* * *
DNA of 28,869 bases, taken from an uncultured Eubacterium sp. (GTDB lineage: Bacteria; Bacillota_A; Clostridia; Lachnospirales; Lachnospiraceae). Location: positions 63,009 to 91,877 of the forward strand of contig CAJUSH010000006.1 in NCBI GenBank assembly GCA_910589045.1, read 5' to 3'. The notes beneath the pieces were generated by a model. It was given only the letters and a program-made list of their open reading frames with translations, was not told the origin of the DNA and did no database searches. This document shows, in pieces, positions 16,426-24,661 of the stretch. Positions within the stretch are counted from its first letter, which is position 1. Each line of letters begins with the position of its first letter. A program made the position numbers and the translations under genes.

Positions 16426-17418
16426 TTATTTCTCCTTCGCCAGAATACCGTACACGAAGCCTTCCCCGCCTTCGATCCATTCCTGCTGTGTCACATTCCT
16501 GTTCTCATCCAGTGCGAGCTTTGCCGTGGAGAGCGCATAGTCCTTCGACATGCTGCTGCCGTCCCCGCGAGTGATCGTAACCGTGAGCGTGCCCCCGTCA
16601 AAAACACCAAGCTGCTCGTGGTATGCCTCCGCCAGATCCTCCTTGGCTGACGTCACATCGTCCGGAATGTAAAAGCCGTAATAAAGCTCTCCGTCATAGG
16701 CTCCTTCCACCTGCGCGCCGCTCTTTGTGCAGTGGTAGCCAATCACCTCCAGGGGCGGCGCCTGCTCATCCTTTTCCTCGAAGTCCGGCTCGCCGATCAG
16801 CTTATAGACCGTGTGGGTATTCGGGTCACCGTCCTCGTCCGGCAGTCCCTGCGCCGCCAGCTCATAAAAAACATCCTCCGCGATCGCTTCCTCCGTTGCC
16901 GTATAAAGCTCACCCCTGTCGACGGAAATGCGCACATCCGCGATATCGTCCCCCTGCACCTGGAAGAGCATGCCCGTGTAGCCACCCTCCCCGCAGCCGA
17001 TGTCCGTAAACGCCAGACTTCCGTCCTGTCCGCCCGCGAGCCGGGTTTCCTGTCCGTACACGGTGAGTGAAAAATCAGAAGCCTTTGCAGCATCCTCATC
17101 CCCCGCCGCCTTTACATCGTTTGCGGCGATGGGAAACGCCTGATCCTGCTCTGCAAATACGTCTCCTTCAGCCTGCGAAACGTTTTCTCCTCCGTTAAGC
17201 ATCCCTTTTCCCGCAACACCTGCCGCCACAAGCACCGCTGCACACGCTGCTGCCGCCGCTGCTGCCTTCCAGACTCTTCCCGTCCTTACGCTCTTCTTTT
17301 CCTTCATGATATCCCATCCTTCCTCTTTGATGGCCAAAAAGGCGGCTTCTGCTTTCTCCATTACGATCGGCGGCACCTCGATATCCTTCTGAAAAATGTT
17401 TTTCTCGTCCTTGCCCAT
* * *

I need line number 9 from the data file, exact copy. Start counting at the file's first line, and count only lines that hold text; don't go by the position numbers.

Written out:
17001 TGTCCGTAAACGCCAGACTTCCGTCCTGTCCGCCCGCGAGCCGGGTTTCCTGTCCGTACACGGTGAGTGAAAAATCAGAAGCCTTTGCAGCATCCTCATC